Charter supporters, citing the need to overhaul public education, want to change how schools are run. Opponents argue that charters steer revenues away from traditional neighborhood schools, cherry-pick the best and brightest and can avoid employment and governance rules that school districts must follow.
Charters, which the Legislature authorized in 1992, represent a small but growing fraction of the state’s public school system. They enrolled 628,849 students — more than 10 percent of the state’s total — in the 2017-18 school year, according to California Department of Education data.
In the Valley where both overall and charter enrollments continue to climb, charter enrollments ranged from 6.4 percent of total enrollments in Fresno County to 17.1 percent in Kings County.
Waiting Lists for Some Fresno County Charters
Fresno County’s percentage of charter school enrollees would be even higher if there were more options available, and consequently, there are wait lists, said Michelle Murphy, the California Charter Schools Association’s former regional director for advocacy in the Central Valley and Central Coast region.
“By and large, we are seeing that there’s a demand for charter schools, there is a demand for options,” Murphy said.
Students at charter schools tend to outperform their peers at traditional public schools, said Caity Heim, a spokeswoman for the California Charter Schools Association.
Using data compiled by the California Department of Education from the California Assessment of Student Performance and Progress, the association has found that 21 percent of Fresno County’s charter schools are in the top 10 percent of performance statewide, compared to only 8 percent of traditional public schools in Fresno County, Heim said.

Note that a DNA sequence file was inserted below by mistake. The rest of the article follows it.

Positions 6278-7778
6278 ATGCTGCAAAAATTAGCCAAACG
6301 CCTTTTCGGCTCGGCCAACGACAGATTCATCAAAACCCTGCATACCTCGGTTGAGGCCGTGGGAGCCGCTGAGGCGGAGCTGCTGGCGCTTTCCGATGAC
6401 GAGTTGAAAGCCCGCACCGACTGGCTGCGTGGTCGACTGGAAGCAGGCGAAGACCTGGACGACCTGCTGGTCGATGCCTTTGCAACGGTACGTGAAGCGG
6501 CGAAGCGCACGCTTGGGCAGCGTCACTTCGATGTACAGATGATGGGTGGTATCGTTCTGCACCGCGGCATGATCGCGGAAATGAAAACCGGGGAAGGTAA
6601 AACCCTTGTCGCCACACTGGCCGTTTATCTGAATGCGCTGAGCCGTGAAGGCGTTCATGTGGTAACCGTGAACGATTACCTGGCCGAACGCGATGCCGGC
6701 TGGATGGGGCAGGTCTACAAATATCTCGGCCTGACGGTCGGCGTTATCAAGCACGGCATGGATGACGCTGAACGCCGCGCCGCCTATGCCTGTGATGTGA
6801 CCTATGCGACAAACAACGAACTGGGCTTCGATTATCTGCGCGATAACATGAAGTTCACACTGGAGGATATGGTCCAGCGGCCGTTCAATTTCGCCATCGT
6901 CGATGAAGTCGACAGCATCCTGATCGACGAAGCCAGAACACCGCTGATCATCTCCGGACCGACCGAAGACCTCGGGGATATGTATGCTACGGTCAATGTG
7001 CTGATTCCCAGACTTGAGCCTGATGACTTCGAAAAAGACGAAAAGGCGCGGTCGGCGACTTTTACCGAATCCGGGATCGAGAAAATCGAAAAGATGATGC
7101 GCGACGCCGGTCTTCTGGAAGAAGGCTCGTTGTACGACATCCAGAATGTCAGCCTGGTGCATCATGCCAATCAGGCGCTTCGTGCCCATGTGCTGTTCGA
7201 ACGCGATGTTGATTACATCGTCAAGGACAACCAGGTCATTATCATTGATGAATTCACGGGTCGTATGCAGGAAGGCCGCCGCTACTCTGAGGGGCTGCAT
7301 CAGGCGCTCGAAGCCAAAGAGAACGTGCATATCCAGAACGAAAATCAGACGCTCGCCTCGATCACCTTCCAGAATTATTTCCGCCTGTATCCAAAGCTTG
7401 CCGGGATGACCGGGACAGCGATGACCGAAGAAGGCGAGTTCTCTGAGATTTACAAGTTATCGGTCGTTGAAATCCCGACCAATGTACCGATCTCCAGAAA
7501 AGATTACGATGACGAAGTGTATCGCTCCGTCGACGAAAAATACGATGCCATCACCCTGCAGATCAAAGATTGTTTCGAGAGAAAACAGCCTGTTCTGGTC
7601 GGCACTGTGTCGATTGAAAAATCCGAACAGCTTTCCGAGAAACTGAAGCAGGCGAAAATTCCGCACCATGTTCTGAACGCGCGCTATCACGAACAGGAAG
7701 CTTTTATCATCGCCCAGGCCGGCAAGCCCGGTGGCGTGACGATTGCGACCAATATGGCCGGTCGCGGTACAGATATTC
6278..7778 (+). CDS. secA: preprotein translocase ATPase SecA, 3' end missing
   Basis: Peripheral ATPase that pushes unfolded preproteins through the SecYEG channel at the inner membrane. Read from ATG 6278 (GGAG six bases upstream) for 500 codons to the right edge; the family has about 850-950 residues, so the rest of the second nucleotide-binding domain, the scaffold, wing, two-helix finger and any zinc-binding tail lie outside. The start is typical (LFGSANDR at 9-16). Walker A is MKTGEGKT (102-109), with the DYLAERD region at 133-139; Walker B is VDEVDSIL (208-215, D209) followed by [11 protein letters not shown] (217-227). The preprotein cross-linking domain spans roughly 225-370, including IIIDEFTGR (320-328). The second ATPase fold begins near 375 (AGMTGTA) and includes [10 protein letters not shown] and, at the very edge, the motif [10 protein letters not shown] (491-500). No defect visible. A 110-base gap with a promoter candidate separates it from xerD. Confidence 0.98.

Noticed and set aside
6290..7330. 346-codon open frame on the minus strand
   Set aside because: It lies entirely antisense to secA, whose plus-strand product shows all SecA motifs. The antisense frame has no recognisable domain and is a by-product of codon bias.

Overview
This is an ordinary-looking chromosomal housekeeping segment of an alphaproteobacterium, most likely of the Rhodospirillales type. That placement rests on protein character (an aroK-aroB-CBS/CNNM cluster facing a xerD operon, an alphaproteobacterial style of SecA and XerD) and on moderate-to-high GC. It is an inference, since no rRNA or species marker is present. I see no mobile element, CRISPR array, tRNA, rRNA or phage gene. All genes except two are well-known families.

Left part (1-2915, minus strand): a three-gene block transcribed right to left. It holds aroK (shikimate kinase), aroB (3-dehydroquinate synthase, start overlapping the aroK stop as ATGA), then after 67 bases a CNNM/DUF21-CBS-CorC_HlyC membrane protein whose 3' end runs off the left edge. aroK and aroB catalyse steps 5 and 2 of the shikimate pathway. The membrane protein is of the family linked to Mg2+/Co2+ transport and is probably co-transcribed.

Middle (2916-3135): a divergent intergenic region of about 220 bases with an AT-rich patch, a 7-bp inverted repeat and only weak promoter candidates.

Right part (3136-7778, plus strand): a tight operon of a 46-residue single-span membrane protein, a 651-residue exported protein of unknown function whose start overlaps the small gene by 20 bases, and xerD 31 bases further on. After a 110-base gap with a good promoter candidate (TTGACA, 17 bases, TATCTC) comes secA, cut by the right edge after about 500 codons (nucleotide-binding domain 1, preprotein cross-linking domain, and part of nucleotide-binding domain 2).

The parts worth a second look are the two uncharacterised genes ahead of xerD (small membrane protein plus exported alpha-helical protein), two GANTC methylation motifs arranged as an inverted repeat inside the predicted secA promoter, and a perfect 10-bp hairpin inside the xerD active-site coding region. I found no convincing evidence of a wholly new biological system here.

Charters Do Well in Best School Rankings
Likewise, 18 percent of California’s charter schools are in the top 10 percent of performance statewide compared to 9 percent of the state’s traditional public schools, she said.
In U.S. News & World Reports’ annual ranking of public schools released in May, seven of the top 10 high schools in California were charters, including Fresno’s University High School, which ranked No. 5 in the state and No. 74 nationwide.
Charter schools are not a panacea, however. Students at for-profit charters tend to perform poorly, which is why both candidates for state Superintendent of Public Instruction, Marshall Tuck and Tony Thurmond, say they support outlawing them.
Recent studies and current data comparing charters to traditional schools with similar populations show that charters tend to provide greater benefit for students from low-income neighborhoods, but academic performance declines for more affluent students at charters.
The Kepler Neighborhood School Saga
There are exceptions. Kepler Neighborhood School in Fresno’s downtown, where more than half of students are classified as low-income, performed poorly in most categories on the fall 2017 state dashboard. The school scored in the lowest performance levels for Hispanic and low-income students. The Fresno Unified School District Board of Trustees, which oversaw the charter, voted this spring not to renew it, a decision backed by the California Charter Schools Association.
But Kepler got a reprieve when the Fresno County Board of Education opted to OK a three-year charter renewal. Jim Yovino, the Fresno County Superintendent of Schools, says there were several reasons why the county decided to give Kepler a stay of execution: The school’s management had changed, student performance was on the upswing, and the county could opt for a shorter reauthorization — an option that wasn’t available to Fresno Unified, which could vote only for a full five-year reauthorization or none at all.
The county superintendent’s office’s oversight of Kepler will include any needed assistance, as it would for any charter, he said.
Yovino doesn’t categorize himself as pro- or anti-charter: “My position is this, I’m for any school that’s good for kids, period.”